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Re: Dot-notehead collision

From: Carl Sorensen
Subject: Re: Dot-notehead collision
Date: Tue, 15 Mar 2011 16:51:27 -0600

On 3/15/11 2:59 PM, "address@hidden" <address@hidden> wrote:

> On Mar 15, 2011, at 5:04 PM, Phil Holmes wrote:
>> ----- Original Message ----- From: "Trevor Daniels" <address@hidden>
>> To: <address@hidden>; "lilypond-user" <address@hidden>
>> Sent: Tuesday, March 15, 2011 6:24 PM
>> Subject: Re: Dot-notehead collision
>>> address@hidden wrote Tuesday, March 15, 2011 5:00 PM
>>>> \relative c' { \time 3/4 << { <cis a'>4 <b fis'>2 } \\ { d2. } >> }
>>>> Produces the attached output.  Is there a way to get it so that the dot
>>>> does not collide with the notehead (w/o resorting to extra offsets and the
>>>> like)?
>>> I don't think so.  You'll need 'force-hshift.
>>> Trevor
>> Agreed. I tried a number of other things, but h-shift worked out of the box.
> Perhaps a stupid question - in traditional engraving, is there ever an
> instance where, in 2 voice polyphony, the note column w/ a downward pointing
> stem is placed to the right of note column with an upward pointing stem?  I
> hacked a solution that does this and it looks much clearer than moving in the
> other direction (see attached).  However, if it is not Kosher, I'll scrub it.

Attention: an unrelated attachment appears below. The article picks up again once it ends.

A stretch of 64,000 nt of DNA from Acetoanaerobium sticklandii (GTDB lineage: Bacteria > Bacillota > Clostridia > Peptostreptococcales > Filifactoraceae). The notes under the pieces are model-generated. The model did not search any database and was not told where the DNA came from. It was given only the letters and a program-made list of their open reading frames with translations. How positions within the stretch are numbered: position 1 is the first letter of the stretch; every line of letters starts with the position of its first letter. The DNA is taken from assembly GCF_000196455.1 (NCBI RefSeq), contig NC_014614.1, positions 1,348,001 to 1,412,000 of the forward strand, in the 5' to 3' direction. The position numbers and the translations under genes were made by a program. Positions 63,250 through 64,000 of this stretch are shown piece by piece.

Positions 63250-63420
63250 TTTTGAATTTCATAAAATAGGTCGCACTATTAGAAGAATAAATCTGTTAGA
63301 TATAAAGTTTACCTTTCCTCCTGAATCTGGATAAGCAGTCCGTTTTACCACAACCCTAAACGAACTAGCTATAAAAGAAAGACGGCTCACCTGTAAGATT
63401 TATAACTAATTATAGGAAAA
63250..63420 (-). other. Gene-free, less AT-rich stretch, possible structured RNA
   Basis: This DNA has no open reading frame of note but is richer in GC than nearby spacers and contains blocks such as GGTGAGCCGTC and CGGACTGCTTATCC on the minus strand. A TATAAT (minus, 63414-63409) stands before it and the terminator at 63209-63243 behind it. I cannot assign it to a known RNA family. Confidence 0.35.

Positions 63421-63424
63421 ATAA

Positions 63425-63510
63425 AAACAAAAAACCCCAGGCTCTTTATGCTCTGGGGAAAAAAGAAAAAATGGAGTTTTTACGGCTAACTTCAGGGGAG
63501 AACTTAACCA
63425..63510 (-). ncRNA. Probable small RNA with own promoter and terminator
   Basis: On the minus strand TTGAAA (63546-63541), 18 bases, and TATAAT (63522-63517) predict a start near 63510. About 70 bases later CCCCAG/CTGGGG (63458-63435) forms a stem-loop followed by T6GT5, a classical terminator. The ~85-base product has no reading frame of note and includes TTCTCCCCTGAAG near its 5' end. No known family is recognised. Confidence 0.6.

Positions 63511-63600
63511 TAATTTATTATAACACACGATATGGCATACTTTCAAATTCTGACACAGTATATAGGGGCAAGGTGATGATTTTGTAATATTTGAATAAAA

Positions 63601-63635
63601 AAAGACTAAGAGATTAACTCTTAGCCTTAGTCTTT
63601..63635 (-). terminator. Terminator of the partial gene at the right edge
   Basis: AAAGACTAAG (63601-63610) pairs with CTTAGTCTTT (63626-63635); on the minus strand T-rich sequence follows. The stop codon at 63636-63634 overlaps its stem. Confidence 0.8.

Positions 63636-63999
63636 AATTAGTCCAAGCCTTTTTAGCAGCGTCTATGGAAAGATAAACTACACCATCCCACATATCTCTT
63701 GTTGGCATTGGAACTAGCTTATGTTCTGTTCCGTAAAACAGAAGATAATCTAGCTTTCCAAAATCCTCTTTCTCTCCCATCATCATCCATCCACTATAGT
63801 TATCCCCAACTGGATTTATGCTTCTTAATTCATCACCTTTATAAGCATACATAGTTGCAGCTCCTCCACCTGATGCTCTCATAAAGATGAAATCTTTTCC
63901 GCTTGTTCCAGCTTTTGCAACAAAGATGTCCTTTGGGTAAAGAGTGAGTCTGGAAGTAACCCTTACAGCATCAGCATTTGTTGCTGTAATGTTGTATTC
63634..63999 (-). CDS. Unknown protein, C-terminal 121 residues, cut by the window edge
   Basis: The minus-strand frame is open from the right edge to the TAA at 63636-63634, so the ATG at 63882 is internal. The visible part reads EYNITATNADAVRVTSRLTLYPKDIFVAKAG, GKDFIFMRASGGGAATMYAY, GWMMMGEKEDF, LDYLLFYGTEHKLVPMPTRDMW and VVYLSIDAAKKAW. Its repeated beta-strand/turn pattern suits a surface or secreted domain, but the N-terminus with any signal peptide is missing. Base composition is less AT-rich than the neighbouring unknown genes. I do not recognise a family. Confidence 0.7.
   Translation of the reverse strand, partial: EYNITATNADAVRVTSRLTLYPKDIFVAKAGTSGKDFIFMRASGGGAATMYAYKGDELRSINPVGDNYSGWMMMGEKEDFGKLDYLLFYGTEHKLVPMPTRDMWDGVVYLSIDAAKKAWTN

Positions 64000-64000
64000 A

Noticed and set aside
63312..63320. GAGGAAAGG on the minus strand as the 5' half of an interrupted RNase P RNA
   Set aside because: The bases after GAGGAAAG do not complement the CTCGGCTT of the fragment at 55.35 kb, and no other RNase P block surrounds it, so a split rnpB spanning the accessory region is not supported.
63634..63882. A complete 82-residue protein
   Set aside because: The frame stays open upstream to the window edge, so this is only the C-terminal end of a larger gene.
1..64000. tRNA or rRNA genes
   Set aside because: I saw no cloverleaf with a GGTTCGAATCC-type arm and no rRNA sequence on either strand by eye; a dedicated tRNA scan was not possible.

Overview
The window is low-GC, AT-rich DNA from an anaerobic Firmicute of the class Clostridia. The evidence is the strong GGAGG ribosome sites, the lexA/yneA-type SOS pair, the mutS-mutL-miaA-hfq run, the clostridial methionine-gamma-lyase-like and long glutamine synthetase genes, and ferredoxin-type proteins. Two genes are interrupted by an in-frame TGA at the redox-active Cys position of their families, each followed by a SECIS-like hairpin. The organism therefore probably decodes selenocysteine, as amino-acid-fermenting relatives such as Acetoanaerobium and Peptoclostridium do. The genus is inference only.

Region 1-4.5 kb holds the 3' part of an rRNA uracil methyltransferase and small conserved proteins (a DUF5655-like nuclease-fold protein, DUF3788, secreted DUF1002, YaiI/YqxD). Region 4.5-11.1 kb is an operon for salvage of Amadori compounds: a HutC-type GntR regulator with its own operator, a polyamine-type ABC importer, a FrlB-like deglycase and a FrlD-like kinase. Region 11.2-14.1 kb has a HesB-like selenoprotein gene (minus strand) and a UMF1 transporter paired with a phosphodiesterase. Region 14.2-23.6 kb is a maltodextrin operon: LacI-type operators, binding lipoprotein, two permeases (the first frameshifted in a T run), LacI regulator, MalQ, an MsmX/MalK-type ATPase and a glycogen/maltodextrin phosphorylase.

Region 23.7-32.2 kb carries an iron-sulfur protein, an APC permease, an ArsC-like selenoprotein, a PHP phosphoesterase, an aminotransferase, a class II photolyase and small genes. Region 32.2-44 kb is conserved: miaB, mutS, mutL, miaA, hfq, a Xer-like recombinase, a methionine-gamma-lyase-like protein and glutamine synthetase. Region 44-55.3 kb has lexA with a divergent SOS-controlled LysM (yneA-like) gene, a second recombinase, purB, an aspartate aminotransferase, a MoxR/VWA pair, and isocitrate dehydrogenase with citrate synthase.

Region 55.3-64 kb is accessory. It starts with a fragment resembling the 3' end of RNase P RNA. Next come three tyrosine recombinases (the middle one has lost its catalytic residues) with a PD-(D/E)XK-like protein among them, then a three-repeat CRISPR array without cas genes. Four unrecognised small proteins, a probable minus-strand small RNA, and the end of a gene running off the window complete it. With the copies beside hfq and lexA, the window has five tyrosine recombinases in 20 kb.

> \relative c' { \time 3/4 << { <cis a'>4 <b fis'>2 }
> \\ { \once \override Voice . NoteColumn #'force-hshift = #1.25 d2. } >> }
> \relative c' { \time 3/4 << { <cis a'>4 <b fis'>2 }
> \\ { \once \override Voice . NoteColumn #'force-hshift = #-1.25 d2. } >> }

In the words of Read (p. 68) "When two separate note-heads are required for
a unison, it is important to differentiate the voices clearly.  The note
having its stem *up* (almost invariably the upper voice) is positioned
first, to the left, while the note with the *downward* stem (lower voice,
ususally, goes to the right -- as shown in the previous two lower examples.
The validity of this principle is especially apparent when when the
down-stemmed note is dotted (left-hand example belos).  Whe, however, the
upward-stemmed note is dotted, it is positioned to the right so that the dot
will not be obscured (right, below)."

So, in my reading of his words, the downward stem is normally to the right
of the upward stem.  But if there's a dot, the upward stem will be to the
right of the downward stem to avoid collisions.

So in your example, the first snippet is right, the second snippet is wrong.
This almost exactly matches Read's examples.



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